I seemed to be fine as long as I kept moving. Up the steep cliffs, down the boggy paths. Almost every day a new cliff or top to reach. Strong legs, my whole being full of energy. Now that I’m back home though, my legs are aching and back is protesting. Although I have no scientific proof, it might have something to do with the sudden inactivity in a horizontal position on the couch, with glass of wine and box of chocolates. Maybe.
Before I get moving again I thought I’d sit down just long enough to share few memories and images from the hikes in Faroe Islands. That was the main reason we were there after all besides biking, which never happened in the end. We got too wrapped in finding new tops and cliffs to reach by foot that the biking has to wait till the next time.
The great thing about hiking in the Faroes is that you can pretty much walk anywhere and everywhere, just pick your spot and head up or down. There is no threatening wildlife to watch out for, although one ram especially did cause us elevated heart rate and probably few laughs among the locals as us three women, of which one positively round with 6-months of a pregnant belly on her, sprinted across the fields and over the fences on Fugloy, one of the outer northern islands.
“The sheep are just fine, they never attack anyone” we got told afterwards. Yeah right. Although the truth to be told, that ram probably never even came after us. We were too busy trying to get out of there to check.
The not so great thing about hiking in the Faroes is the fog. Which means you might end up in a bog. And hopefully finally out of the fog and the bog again without falling off a cliff. The fog may come unannounced, although often it lingers on top of the mountains or just around the corner, teasing and almost disappearing at times, before gathering its force and enveloping everything in white. The weather, and the fog can also be very different from island to island, or even from one side of an island to another. And all this in a very small place where you can never really drive longer than two hours from point A to B.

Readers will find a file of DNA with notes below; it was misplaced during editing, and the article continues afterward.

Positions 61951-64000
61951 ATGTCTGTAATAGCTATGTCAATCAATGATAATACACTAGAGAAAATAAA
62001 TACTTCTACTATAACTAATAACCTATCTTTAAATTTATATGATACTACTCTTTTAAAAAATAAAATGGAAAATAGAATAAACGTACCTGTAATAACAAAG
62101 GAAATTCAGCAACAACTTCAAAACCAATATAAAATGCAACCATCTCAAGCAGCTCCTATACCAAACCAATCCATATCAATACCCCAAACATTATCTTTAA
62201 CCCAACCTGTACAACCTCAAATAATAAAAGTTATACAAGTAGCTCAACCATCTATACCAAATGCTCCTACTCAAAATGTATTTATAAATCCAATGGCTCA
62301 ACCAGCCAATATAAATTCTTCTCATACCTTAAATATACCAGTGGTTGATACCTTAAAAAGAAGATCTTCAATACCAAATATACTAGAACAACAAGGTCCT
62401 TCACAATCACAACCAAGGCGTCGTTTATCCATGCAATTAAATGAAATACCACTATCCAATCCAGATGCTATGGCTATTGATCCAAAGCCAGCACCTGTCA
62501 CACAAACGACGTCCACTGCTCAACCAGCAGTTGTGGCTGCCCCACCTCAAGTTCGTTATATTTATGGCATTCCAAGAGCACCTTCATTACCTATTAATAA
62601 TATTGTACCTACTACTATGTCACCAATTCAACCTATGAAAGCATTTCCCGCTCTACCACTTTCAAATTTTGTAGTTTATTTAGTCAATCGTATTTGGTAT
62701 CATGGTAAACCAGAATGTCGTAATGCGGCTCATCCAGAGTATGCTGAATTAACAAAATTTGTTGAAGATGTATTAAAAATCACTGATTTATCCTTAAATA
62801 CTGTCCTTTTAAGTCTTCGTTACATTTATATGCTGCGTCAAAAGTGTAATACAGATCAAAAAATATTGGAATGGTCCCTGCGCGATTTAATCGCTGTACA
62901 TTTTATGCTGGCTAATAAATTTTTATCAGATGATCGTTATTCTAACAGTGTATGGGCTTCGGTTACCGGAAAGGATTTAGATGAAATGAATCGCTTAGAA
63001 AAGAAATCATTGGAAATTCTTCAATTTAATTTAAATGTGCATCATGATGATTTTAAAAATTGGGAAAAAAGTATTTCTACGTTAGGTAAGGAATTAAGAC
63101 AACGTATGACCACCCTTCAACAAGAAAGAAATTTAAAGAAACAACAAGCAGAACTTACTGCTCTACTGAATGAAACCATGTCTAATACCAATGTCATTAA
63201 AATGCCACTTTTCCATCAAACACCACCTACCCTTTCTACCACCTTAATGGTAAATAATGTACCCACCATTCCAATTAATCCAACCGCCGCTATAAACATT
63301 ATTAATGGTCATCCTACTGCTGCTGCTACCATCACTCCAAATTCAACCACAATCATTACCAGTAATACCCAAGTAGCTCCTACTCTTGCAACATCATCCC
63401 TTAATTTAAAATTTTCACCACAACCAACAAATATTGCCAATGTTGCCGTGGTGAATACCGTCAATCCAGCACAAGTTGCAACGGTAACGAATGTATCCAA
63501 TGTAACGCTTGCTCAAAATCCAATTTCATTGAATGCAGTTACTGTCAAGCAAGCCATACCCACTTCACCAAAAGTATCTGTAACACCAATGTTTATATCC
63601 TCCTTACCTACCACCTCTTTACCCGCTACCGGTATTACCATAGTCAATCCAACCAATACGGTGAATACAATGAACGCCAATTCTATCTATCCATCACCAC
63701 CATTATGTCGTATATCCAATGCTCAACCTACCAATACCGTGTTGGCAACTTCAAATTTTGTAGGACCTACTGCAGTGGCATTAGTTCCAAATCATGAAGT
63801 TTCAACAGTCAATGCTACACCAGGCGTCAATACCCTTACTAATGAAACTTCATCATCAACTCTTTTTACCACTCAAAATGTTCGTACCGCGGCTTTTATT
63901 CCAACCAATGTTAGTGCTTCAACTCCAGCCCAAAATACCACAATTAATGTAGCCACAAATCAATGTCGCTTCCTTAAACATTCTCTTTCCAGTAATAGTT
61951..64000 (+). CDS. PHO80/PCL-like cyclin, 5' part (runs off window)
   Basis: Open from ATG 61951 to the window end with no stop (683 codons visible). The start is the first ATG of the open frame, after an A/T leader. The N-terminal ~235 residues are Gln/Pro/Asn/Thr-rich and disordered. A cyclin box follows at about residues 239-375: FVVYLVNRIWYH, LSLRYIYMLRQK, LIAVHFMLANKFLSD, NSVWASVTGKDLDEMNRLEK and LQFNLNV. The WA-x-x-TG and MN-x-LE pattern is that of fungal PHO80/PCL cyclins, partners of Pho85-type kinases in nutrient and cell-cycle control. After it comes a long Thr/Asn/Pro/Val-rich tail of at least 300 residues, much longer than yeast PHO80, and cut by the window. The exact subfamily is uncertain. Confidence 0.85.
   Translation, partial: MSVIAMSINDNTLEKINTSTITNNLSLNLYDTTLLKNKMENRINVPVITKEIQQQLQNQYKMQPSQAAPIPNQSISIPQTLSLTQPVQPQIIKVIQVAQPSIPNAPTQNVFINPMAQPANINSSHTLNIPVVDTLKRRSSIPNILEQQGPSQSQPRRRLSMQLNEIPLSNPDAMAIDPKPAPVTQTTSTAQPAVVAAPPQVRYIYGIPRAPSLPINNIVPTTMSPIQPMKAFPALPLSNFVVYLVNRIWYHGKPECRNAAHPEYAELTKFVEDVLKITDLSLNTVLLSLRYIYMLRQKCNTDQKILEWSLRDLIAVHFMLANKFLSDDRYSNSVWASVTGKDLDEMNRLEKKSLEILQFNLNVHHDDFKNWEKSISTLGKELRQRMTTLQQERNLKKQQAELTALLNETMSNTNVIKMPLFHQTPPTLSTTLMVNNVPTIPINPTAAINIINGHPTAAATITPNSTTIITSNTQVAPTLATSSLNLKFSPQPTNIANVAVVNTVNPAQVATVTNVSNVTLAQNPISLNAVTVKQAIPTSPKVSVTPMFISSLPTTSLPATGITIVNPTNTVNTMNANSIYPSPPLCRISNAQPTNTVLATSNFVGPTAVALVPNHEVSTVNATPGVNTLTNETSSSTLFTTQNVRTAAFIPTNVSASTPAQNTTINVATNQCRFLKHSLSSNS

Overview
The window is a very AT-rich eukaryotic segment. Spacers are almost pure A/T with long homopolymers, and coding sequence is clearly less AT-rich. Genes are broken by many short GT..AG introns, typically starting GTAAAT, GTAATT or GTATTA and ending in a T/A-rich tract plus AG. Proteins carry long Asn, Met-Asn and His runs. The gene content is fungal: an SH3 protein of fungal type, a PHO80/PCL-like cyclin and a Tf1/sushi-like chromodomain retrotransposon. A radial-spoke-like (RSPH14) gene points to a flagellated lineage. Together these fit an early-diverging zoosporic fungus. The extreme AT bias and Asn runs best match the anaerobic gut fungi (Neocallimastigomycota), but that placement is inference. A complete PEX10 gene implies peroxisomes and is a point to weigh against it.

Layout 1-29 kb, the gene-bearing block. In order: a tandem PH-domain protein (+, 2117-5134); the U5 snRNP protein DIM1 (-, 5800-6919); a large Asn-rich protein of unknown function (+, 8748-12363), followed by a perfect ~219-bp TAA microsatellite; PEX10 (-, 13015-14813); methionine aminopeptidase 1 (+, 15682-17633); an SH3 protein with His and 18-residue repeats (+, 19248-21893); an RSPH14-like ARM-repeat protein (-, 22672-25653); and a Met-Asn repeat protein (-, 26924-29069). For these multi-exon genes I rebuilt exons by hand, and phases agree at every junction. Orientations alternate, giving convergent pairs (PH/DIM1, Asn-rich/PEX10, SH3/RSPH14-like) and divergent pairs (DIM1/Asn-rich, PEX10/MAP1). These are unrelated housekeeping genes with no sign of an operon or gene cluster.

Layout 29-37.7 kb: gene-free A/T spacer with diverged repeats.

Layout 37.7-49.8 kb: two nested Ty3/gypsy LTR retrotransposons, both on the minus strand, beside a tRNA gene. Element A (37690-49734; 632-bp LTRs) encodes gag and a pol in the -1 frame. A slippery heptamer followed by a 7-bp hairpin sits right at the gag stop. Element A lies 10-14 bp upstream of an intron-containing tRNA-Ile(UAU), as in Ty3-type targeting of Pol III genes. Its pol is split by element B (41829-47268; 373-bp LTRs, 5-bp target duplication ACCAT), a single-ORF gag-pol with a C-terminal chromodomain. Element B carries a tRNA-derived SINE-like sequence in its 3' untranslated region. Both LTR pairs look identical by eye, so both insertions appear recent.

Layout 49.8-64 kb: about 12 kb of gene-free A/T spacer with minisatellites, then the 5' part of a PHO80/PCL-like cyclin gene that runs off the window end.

“We’ll keep this height and don’t enter the fog if we don’t see exactly where the cairns go”
Famous, almost last words. We did keep the height, and then went even higher. And we entered the fog with no clue where the cairns where.
“It’s just up here and down again on the other side, anyway”
Which it was, kind of. The fog has its way of disturbing sense of direction and all the suddenly, when we got just a moment of clarity, we saw the steep cliffs. In a direction we had not intended to go towards.
So you see. The fog might become an issue. If you are heading this way bring a map, compass, and learn to use them even if you think the route is pretty straightforward. Funnily enough, quite often it wasn’t. We might have had to even google “how to use compass in the fog” after our first foggy encounter.
The absolutely best thing about the outdoors in the Faroes, at least in late August and early September is that there is not many people around in the mountains, if any. Just sheep, ram and more sheep. On some hikes you can follow the cairns, but quite often not. And even if you try to follow the cairns on lesser trodden paths it is possible to unintentionally lose them, meaning that you can pretend to become a true explorer before finding your way again.
It is also very easy to get around with public transport, the network of buses, ferries and helicopters take you to most places, at least once or twice a day, and if you miss your ride, it is very possible that a friendly local takes you home instead. Although English is spoken by pretty much everyone, I never thought my work-in-progress Norwegian would come handy outside the borders of Norway. Hence it felt like we were very much at home, although quite a lot of the time, momentarily displaced, usually in the fog!
Ever thought about hiking in the Faroes yourself? Read on.
Couldn’t be less interested? Adios for now, I’ll come up with something non-hiking related for the next time!